Autobiography Essay, Research Paper

All my fear is gone.

Goal! Goal!” Announcer would be yelling if he were broadcasting this boring recreational game. My sister’s team had just slipped in a goal. What was going on I really didn’t know, but all I did know was that I was watching my sister’s soccer game on this cheerful bright Saturday. Everything was going great. My best year of school, 5th grade, was over; the best time of the year was here and I had no worries in the world. I just had to sit back and relax. I really wasn’t at this game in my mind, all I could think about were what my friends and I were going to do all summer.

The game was dull and frustrating to watch. The ball flew back and forth with a group following it like a pack of wolves following a piece of meat. There was no real strategy going on, it was just the best player gets the ball and hope that the whole group doesn’t get in the way. There was no ball control, the ball flying through the air aimlessly, and kids falling down left and right. It was like zooball but with boundaries and an occasional whistle from the referee. This is what recreation soccer was like, even though the kids were two to four years older than I was. None of the kids had the skills I had, and I had been playing competition soccer for over three years and could say our team wasn’t too bad.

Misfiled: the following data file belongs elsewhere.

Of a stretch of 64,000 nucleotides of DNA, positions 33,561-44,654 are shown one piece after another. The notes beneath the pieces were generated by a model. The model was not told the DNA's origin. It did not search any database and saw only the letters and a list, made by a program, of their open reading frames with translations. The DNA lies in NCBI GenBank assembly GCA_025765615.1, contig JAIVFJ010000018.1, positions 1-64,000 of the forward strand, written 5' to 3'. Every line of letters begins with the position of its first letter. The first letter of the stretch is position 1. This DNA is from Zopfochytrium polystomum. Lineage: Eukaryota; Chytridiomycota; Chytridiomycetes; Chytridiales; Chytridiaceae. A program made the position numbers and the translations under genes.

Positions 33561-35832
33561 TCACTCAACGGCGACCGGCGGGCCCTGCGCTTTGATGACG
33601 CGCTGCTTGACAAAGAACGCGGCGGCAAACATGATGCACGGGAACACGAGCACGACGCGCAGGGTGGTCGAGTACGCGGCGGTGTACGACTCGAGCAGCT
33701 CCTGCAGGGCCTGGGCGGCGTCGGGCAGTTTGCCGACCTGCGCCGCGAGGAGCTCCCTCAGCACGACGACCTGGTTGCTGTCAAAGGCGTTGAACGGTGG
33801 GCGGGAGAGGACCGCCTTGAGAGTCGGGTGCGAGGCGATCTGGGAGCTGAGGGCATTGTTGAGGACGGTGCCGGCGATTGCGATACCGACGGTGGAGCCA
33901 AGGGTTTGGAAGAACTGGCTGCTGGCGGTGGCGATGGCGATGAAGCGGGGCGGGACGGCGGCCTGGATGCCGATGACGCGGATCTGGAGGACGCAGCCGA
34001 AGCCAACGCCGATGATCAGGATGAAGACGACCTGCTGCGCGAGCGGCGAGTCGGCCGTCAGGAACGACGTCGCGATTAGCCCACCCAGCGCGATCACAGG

My sister, Aubrey, who has glistering brown hair and looks a lot like me, was playing on one of the foolish coed recreation teams that like to chase the ball. She wasn’t very competitive, like I was. I guess it was because she was a girl. Her intentions were to have an activity where she could exercise but not be hassled by people. Boy, was she wrong. The guys on the team were very competitive and they didn’t like the girls just prancing to the ball, they just got in the way when they did that. My sister got yelled at a couple of times from her guy teammates for not being as aggressive as they were, but I guess that is what she gets for playing coed soccer.